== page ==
Cascioni Romganoli

By • June 13, 2013 22 Comments

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Author Notes: When my mom and my nonna would make piadina, a flat bread from Romagna, they would reserve a bit of dough for cascioni, griddled pockets of dough stuffed with tomato and cheese, stewed greens we called "erbe," or whatever goodies were lying around (nutella and apricot jam anyone?). I love them so much that now, when I make a batch of the dough, I rarely bother with the piadina -- I just stuff it all. Cascioni are admittedly a bit laborious, but they freeze beautifully, are totally portable, and always make me think of my mom, my nonna, and childhood summers in Romagna. lisina

Food52 Review: Best described as better-than-hot pockets, Cascioni Romganoli is a savory treat you can enjoy any time. Stuffed with a delicious Swiss chard filling, these turnover-style stuffed breads are portable, making them perfect for road trips, school lunches, and hiking excursions. While best warm, I can tell you from experience that they're just as tasty at room temperature. RunningFoodie

Makes 8 to 12 cascioni

For the dough

  • 1 teaspoon baking soda
  • 1 teaspoon salt
  • 4 cups all-purpose flour
  • 3/4 cup tepid water
  • 3/4 cup olive oil

For the filling

  • 2 yellow onions, sliced
  • 2 cloves of garlic, minced
  • 3 tablespoons olive oil
  • 2 large bundles of swiss card, washed and chopped
  • 3 to 4 large balls of fresh mozzarella
  • One 32-ounce can of crushed San Marzano tomatoes
  • Salt, as needed
  1. On a smooth work surface, stir the baking soda and salt into the flour. Create a mound with a well in the middle that is large enough to hold your water and oil.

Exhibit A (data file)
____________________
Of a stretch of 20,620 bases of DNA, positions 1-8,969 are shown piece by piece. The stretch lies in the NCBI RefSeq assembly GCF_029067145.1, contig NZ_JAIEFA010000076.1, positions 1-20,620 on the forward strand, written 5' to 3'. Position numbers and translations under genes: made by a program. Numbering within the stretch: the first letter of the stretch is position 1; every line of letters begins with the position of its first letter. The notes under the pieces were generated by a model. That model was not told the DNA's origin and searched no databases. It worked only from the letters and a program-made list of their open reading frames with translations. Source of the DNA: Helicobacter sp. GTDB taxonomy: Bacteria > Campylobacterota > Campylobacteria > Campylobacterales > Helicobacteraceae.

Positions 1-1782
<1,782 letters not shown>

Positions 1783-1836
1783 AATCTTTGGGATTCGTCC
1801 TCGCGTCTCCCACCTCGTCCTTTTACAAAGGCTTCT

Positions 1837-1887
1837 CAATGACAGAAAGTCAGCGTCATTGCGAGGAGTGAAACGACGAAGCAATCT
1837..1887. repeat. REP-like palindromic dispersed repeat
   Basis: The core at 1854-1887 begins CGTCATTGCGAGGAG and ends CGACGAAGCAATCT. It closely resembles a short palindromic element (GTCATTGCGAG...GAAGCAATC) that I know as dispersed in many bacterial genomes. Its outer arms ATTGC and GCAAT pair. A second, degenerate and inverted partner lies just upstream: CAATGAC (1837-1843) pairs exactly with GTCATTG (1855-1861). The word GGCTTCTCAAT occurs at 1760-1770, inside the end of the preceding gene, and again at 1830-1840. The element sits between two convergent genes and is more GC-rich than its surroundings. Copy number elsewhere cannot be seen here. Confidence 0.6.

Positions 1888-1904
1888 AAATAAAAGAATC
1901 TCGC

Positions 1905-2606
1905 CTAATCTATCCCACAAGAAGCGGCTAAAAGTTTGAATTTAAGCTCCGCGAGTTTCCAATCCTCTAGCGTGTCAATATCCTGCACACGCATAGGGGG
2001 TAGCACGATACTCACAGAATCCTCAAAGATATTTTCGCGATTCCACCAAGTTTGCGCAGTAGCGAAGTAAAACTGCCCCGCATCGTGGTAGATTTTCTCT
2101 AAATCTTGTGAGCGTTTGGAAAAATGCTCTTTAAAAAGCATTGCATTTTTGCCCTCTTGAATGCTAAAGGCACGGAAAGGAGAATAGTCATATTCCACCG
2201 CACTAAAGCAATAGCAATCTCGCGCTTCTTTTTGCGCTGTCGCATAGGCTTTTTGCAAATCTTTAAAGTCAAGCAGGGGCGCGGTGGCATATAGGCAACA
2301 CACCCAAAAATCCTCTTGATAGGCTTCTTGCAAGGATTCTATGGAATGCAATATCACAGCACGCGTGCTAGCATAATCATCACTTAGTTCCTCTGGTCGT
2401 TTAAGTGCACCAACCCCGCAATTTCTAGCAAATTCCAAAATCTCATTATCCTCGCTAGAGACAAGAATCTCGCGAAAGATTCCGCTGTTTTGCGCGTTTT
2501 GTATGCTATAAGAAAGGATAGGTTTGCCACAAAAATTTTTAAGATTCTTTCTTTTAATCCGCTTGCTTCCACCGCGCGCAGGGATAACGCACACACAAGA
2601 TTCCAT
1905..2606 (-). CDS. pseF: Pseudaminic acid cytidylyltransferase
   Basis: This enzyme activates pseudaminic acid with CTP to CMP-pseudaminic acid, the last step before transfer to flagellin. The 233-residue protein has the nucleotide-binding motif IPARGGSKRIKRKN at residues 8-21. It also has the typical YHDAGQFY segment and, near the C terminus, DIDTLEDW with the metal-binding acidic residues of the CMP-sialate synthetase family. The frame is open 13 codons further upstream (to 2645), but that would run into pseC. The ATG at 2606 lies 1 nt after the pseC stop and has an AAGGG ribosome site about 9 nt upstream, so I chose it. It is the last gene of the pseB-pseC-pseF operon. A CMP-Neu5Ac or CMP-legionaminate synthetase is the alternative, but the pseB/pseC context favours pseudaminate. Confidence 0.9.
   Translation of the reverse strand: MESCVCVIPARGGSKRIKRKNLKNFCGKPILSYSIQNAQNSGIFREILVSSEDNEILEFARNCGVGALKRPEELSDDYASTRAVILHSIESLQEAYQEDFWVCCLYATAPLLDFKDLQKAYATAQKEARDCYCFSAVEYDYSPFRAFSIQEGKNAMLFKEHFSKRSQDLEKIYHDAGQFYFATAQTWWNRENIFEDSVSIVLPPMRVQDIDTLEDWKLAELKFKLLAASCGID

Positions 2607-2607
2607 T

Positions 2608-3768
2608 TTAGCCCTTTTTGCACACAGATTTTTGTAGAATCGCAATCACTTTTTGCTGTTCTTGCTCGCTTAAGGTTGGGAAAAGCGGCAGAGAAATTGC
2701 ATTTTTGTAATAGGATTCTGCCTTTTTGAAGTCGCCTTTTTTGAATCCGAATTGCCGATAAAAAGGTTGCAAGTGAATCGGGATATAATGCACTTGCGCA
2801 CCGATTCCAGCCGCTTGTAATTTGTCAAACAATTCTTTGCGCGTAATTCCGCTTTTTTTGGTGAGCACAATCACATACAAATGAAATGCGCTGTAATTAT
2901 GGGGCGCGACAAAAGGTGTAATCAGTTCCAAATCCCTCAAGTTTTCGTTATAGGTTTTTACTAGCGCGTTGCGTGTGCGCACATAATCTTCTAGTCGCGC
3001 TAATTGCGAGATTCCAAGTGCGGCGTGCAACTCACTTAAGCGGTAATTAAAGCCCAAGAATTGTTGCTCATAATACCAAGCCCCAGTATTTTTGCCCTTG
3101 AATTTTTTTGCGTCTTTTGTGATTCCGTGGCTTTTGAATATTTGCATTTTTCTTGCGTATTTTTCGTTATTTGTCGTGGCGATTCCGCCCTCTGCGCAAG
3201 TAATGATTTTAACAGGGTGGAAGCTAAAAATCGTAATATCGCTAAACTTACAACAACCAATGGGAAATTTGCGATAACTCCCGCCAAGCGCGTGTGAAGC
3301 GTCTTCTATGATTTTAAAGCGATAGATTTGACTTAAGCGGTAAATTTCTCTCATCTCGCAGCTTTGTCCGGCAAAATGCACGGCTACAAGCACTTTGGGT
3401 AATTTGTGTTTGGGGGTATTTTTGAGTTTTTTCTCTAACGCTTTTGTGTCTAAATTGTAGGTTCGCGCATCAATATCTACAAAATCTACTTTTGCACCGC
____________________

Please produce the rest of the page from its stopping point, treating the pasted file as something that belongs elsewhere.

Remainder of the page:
2. Pour the water and oil into the center of the well. Using a fork, begin to draw the flour mixture into the center of the well, stirring. The well will begin to get pasty and grow in diameter.
  3. When the paste in the center is thick and gloppy, use your hands to fold in the remaining flour surrounding the well. Knead until the dough is relatively uniform, about 3 minutes. This is a shaggy, raggedy looking dough, but the texture should still be uniform. (Note: Steps 1 to 3 can also be done in a stand mixer with a dough hook).
  4. Cover with plastic wrap and set aside to rest while you prepare the fillings.
  5. In a large skillet, saute the onion and garlic in olive oil. Sprinkle with salt. When the aromatics are soft, add the chard and cover. Stir occasionally until the chard is not only wilted but also tender, about 20 minutes. Set aside.
  6. Pat the mozzarella dry, squeezing a bit to release extra water. Slice thinly. Set aside. We use the tomato straight from the jar or can, no preparation necessary.
  7. Once your fillings are ready, you can begin to roll out your dough. Use a bench scraper to cut your dough into 12 pieces. Taking one piece at a time (and keeping the rest covered), use a rolling pin to roll it out, turning as you roll so that it is as round as possible. Roll each piece to about 1/8-inch thick and set each one aside as you go.
  8. Lay out half of your rounds (called "piadine"). Cover half of each round with the chard, leaving a 1/2-inch lip. Fold the clean half of the piadine over the filling and use a fork to crimp them shut. Lay out your remaining piadine. Add a few tablespoons of tomato, a few slices of cheese, and a sprinkling of salt, maintaining the 1/2" lip. Fold the clean half of the piadine over the filling and use a fork to crimp them shut.
  9. Preheat oven to 200° F and heat a skillet or griddle over medium-high heat. Lay the cascioni onto the griddle to brown, about 2 minutes per side. The dough will have a mottled light-dark finish. Transfer the griddled cascioni to the warming oven until ready to serve. Serve them cut in half to expose the filling and release a bit of the heat.
  10. The cascioni can be held in the fridge for 5 days or in the freezer for up to 2 months. Pop them in the oven or back on the griddle to reheat. They're good cold as well!

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